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A final flush of late summer heat welcomes the return of life to Hiram College. The long languid days of July and August are gone, replaced by the sudden arrival of hundreds of students. They congregate here from across the globe to discuss everything from current affairs to classical philosophy. Yet all too often this conversation contains a dark story. We in the Environmental Studies Program are aware of this darkness – we hear about it in our classrooms and watch it debated in public forums; we witness it every time we drive past a processing plant or an incinerator. As one grows in awareness, sometimes the world's dysfunctions come to seem ubiquitous and overwhelming.  But in developing the ability to manage that stress, we cultivate the capacity for effective action--the antidote to the hopelessness sometimes wrought by the many challenges of our times. Two weeks ago, participants in the Sustainability,...
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A Bigger Deal Than We Know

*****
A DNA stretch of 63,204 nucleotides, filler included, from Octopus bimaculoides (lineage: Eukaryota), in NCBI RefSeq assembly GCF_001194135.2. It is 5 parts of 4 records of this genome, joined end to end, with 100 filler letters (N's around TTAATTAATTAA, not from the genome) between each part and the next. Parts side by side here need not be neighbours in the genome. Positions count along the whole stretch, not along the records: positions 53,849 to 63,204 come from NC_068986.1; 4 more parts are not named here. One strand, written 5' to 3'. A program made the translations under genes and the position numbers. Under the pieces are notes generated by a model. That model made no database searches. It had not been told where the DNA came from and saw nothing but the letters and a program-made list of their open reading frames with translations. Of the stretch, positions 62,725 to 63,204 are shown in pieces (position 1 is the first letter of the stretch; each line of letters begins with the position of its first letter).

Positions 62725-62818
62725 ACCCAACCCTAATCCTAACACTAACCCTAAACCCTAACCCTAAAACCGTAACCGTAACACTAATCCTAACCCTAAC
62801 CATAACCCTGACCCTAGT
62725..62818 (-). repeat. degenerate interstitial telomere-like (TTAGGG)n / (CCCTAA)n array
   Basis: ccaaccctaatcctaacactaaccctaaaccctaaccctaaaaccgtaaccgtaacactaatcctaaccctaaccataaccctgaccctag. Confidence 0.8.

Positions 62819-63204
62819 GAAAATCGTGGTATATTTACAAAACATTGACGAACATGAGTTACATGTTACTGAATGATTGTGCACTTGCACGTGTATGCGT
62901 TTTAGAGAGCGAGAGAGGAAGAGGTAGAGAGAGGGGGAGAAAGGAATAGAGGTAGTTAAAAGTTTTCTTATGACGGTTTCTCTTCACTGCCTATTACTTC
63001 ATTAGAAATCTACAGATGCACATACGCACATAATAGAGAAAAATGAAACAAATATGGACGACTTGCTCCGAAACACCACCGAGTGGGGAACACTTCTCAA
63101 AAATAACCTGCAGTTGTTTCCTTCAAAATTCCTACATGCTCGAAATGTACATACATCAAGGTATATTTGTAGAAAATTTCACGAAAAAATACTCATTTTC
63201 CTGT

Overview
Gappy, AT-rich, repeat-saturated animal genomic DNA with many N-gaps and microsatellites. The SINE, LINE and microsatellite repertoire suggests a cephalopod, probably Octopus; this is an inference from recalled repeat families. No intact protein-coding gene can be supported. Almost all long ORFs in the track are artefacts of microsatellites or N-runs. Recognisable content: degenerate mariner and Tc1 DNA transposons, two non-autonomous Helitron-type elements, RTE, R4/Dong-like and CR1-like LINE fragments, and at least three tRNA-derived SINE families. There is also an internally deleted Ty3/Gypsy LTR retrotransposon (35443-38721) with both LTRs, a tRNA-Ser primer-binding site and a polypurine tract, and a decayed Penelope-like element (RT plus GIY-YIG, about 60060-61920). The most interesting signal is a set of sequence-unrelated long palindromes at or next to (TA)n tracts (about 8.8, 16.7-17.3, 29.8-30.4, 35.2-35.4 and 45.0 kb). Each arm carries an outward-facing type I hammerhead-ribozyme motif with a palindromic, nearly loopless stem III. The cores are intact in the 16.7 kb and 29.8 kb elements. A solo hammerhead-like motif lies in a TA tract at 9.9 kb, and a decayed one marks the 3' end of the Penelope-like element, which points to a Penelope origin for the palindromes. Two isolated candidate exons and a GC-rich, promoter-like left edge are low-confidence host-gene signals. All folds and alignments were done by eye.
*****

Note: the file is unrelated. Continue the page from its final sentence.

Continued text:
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Since we finally broke ground on the TREE House a couple of weeks ago, I’ve been reflecting more than usual on the value of this project and what this endeavor says about Hiram. Debbie was right when she wrote last week that we – EVST faculty – had no clue what we were in for when we proposed the TREE House two years ago. But what we did know was that this is important. I don’t mean that it is important to save the college a little money on utilities, give students a creative learning space, and show the world Hiram College is in the sustainability game. I mean important: as in our future depends on projects like this. We – political leaders, business people, the insurance industry, school children, most all of us -- know that we live on a finite planet with finite resources. We know that our biosphere...